Visitors should be aware of various scams in areas of high tourist traffic, and be wary of Chinese who approach and speak in English: "Hello, friend! Welcome to China!" or similar. Those who want to practice their English and who suggest moving to some local haunt may leave you with a bill that has two zeros more on it than it should. Fake "art students" who approach you with a story about raising funds for a show overseas are another pest. In fact they are merely enticing you into a shop where you will be lied to extravagantly about the authenticity and true cost of various paintings, which you will then be pressured into buying. However, don't let fear of being scammed stop you from meeting locals and interacting; most Chinese who approach you just want to meet a foreigner and if they suggest anything that sounds sketchy, simply say no.
Dealing with Discrimination
In general foreigners receive better treatment in China than the Chinese give one another, but there are also some ingrained cultural stereotypes and darker skinned travelers may have a harder time than lighter skinned travelers.
As a country closed for so long to outside influences, the Chinese are fascinated by foreigners and their long noses, round eyes, and strange hair. In remote spots, and conversely at major attractions that draw tourists from around the country, you may quickly find yourself the center of attention. Being stared at and having your photo taken with your newfound friends can get old fast, but it's important to remember that many Chinese come from foreigner-free towns and may only have seen a laowai (literally "old outsider") on TV up until this point, so meeting you is an event to be commemorated and discussed for weeks to come. Some foreign visitors even grow to love this "fame," and as more and more Chinese learn English, you might even get some conversation; if not, a quick smile and a "ni hao" usually leaves everyone happy. Of course there are times when you really want this attention (at a hotel reception or police station, for example) and everyone seems to ignore you, or worse still, just laughs at your requests. Laughing often hides embarrassment at not knowing how to deal with a foreigner, and you should refrain from getting angry or shouting; frustrating as it may be, persisting is the way forward.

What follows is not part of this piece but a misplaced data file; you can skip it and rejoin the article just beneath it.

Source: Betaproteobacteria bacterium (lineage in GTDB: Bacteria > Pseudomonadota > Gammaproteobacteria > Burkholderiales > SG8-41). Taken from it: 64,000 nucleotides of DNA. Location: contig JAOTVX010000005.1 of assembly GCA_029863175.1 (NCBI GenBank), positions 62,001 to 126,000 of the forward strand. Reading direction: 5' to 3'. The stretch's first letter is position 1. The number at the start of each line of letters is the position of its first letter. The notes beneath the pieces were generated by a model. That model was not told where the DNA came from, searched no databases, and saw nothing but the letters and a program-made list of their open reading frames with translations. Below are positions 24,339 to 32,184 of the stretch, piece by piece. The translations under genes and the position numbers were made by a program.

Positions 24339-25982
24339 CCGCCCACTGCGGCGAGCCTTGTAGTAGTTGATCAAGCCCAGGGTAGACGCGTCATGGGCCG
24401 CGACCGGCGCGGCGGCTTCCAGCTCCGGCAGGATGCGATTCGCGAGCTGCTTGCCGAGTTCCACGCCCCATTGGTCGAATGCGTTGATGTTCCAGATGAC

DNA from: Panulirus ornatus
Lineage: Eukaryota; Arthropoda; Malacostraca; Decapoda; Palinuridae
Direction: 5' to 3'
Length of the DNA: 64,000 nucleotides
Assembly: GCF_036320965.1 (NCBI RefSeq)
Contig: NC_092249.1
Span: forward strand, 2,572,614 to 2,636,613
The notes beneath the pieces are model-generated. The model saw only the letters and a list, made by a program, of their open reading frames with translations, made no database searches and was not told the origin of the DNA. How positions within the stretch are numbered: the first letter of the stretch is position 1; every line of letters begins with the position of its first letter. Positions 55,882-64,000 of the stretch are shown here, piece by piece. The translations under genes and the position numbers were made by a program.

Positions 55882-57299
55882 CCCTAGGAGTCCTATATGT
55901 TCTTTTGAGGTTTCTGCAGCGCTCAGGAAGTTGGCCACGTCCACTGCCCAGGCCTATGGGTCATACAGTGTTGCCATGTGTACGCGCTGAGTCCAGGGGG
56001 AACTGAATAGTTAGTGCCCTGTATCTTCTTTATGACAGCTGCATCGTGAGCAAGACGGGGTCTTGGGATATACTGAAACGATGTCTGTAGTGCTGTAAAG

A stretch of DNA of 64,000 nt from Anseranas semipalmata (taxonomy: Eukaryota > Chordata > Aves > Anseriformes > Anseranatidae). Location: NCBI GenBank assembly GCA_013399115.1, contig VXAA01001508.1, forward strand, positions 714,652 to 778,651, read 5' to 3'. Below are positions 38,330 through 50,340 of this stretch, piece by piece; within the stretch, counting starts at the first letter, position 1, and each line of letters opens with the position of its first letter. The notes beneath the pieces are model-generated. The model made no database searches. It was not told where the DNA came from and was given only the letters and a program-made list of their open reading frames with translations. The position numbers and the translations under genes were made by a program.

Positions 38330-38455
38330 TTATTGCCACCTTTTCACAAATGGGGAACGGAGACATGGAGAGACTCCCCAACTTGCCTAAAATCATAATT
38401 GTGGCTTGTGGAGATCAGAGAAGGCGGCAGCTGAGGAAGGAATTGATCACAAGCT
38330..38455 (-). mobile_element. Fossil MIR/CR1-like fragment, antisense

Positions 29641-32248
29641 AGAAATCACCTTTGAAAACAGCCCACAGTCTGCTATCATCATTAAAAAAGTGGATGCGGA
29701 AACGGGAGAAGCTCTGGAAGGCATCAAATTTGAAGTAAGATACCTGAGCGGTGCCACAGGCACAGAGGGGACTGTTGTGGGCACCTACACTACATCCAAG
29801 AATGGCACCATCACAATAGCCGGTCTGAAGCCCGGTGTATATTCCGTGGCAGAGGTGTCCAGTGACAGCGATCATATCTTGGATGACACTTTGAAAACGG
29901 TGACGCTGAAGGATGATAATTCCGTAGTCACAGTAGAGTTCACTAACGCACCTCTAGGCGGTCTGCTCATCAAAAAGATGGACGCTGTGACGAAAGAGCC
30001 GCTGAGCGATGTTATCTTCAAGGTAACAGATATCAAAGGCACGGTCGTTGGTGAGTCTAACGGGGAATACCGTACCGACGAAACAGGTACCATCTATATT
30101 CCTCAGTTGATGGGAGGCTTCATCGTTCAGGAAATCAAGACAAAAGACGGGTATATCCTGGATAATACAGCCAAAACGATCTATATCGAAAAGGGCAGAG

Note: This information was accurate when it was published, but can change without notice. Please be sure to confirm all rates and details directly with the companies in question before planning your trip.